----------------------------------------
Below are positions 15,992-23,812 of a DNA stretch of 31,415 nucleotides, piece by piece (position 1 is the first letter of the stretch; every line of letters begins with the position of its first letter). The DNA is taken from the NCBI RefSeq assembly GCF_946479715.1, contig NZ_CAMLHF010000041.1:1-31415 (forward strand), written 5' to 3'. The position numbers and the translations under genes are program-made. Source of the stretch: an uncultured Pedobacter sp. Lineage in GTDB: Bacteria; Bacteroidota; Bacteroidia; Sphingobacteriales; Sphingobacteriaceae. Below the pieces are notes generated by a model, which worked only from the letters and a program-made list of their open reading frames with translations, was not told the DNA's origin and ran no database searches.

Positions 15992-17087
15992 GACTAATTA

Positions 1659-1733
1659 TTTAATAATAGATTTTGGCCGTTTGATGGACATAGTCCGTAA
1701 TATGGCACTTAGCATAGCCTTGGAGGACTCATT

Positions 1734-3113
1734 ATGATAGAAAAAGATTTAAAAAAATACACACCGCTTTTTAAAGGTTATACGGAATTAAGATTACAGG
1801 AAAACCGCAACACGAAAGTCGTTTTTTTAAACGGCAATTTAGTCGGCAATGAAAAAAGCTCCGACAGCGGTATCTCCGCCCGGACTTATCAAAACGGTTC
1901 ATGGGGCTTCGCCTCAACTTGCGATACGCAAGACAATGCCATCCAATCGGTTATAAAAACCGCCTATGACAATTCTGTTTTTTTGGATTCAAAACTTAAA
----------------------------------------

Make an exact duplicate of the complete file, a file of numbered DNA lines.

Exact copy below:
Below are positions 15,992-23,812 of a DNA stretch of 31,415 nucleotides, piece by piece (position 1 is the first letter of the stretch; every line of letters begins with the position of its first letter). The DNA is taken from the NCBI RefSeq assembly GCF_946479715.1, contig NZ_CAMLHF010000041.1:1-31415 (forward strand), written 5' to 3'. The position numbers and the translations under genes are program-made. Source of the stretch: an uncultured Pedobacter sp. Lineage in GTDB: Bacteria; Bacteroidota; Bacteroidia; Sphingobacteriales; Sphingobacteriaceae. Below the pieces are notes generated by a model, which worked only from the letters and a program-made list of their open reading frames with translations, was not told the DNA's origin and ran no database searches.

Positions 15992-17087
15992 GACTAATTA

Positions 1659-1733
1659 TTTAATAATAGATTTTGGCCGTTTGATGGACATAGTCCGTAA
1701 TATGGCACTTAGCATAGCCTTGGAGGACTCATT

Positions 1734-3113
1734 ATGATAGAAAAAGATTTAAAAAAATACACACCGCTTTTTAAAGGTTATACGGAATTAAGATTACAGG
1801 AAAACCGCAACACGAAAGTCGTTTTTTTAAACGGCAATTTAGTCGGCAATGAAAAAAGCTCCGACAGCGGTATCTCCGCCCGGACTTATCAAAACGGTTC
1901 ATGGGGCTTCGCCTCAACTTGCGATACGCAAGACAATGCCATCCAATCGGTTATAAAAACCGCCTATGACAATTCTGTTTTTTTGGATTCAAAACTTAAA